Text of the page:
Honey Badger

According to the news magazine, The Week, arrau turtle moms talk to babies while they are still in the egg. Amazing, right? I mean, I know many pregnant women who sing, talk, and play music to their pregnant bellies and firmly believe they are communicating. However, these mommy turtles communicate to their future hatchlings a certain time to break out of their shells and head for the sea. Going en-masse increases the likelihood of more babies making it to the protection of the water without being eaten by predators.

I learned this bit of turtle trivia back in February 2023. Since then, I have visited Jekyll Island on the coast of Georgia and met Honey Badger, an injured loggerhead turtle. The local turtle center rescues injured and sick turtles, in addition to protecting the nests of turtle eggs to increase the hatchlings’ chances for survival. On my visit, I met Honey Badger, a loggerhead juvenile who had suffered a fractured carapace (shell). I also learned that the gender of these long-lived survivors isn’t evident until they reach 30 years of age—so we are just assuming that Honey Badger is a girl.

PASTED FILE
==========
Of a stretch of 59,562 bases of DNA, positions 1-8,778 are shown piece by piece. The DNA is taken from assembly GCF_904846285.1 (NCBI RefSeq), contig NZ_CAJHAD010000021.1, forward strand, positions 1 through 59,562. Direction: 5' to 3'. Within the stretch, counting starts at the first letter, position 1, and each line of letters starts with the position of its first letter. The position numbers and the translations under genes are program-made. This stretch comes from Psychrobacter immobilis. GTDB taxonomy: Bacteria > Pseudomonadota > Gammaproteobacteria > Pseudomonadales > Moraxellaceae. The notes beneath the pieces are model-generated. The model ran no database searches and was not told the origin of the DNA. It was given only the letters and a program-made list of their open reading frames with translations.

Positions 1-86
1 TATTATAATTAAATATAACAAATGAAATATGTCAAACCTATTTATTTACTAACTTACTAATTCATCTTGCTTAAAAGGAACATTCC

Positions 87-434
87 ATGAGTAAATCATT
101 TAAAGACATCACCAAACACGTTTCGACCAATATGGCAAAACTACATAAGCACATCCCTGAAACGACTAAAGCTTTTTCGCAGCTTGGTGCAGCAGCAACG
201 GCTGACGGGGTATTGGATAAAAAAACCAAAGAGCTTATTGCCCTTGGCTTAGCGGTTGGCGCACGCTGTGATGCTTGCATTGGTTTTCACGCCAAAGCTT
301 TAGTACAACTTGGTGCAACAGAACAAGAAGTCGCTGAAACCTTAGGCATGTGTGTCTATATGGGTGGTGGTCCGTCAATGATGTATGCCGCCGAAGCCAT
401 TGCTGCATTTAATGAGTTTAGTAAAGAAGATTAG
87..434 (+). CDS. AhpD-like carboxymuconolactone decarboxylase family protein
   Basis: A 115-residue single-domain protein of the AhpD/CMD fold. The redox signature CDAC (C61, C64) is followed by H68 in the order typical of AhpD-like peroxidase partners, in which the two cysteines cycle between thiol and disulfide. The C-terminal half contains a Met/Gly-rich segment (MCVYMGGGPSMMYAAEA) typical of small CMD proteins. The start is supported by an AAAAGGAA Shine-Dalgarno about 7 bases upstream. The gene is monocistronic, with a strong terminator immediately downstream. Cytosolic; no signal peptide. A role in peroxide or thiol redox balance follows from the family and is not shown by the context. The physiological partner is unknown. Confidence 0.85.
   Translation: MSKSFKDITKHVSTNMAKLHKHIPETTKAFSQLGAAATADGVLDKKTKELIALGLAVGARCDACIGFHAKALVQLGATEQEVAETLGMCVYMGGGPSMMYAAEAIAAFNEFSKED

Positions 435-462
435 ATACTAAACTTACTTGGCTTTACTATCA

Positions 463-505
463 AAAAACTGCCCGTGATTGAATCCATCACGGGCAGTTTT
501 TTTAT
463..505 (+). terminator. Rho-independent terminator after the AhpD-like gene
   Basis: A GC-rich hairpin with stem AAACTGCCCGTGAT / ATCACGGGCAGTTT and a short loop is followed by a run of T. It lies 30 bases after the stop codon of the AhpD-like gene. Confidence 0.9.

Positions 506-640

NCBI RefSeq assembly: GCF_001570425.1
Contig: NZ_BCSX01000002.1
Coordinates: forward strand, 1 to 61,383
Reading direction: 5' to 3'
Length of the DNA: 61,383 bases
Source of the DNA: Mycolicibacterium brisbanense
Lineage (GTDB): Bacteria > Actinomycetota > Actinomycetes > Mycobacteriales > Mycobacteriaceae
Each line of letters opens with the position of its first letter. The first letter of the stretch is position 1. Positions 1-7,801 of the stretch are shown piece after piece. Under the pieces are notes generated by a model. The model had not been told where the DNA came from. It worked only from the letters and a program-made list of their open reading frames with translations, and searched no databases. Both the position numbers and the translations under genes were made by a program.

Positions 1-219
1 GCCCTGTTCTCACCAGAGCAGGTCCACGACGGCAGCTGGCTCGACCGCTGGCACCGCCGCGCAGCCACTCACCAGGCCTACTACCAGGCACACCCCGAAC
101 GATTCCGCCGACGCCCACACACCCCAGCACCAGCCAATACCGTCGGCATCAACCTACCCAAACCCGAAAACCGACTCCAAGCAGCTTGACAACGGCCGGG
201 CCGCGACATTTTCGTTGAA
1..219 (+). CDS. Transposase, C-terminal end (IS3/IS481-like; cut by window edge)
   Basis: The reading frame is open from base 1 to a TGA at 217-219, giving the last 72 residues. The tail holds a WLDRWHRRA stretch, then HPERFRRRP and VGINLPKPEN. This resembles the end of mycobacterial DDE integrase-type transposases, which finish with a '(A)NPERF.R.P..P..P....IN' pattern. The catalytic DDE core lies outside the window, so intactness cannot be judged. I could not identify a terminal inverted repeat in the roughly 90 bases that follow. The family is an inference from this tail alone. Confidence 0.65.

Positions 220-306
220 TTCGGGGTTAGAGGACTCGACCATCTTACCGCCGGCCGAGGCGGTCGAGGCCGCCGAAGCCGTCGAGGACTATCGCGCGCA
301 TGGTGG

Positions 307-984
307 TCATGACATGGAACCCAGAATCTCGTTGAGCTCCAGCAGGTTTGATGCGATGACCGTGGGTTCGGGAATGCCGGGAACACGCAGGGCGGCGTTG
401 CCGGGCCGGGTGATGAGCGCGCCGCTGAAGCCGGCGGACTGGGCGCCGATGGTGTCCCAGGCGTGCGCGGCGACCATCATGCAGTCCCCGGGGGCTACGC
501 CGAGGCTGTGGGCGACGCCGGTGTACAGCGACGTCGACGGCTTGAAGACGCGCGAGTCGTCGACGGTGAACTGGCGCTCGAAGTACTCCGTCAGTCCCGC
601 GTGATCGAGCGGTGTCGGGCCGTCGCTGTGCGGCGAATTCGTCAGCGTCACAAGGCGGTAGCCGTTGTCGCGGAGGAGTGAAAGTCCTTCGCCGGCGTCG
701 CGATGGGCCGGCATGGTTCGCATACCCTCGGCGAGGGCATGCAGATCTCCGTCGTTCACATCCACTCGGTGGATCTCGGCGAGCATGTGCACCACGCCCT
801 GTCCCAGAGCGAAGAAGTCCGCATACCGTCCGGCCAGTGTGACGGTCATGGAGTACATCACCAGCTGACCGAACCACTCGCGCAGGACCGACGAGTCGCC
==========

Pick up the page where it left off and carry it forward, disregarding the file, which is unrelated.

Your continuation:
So, imagine that humans can really communicate with their embryo growing in the womb. What would you tell it? “Hi! Welcome to the world where you can be shot and killed in your kindergarten class, raped and forced to have an unwanted child, trafficked for sex or labor, forced into child soldiering, and deprived of basic necessities while the top one percent owns mansions and yachts on three continents. You can watch as much violence and sex on TV and social media as you can stomach, but don’t expect to grow into an empathic and loving adult. Oh, and did I tell you that, due to climate change, you may not have food to eat or water to drink? But don’t worry! There are plenty of folks who will get you hooked on fentanyl, so you won’t care.”

Published by Carole J. Garrison

I’m a conversationalist, an observer, a passionate participant in life. And now, in my later years, I’m a recorder of the lessons of my life through essays, stories, and novels. I live in the fourth moment of life, just outside the normal distribution of most people and it is from this place that I write.

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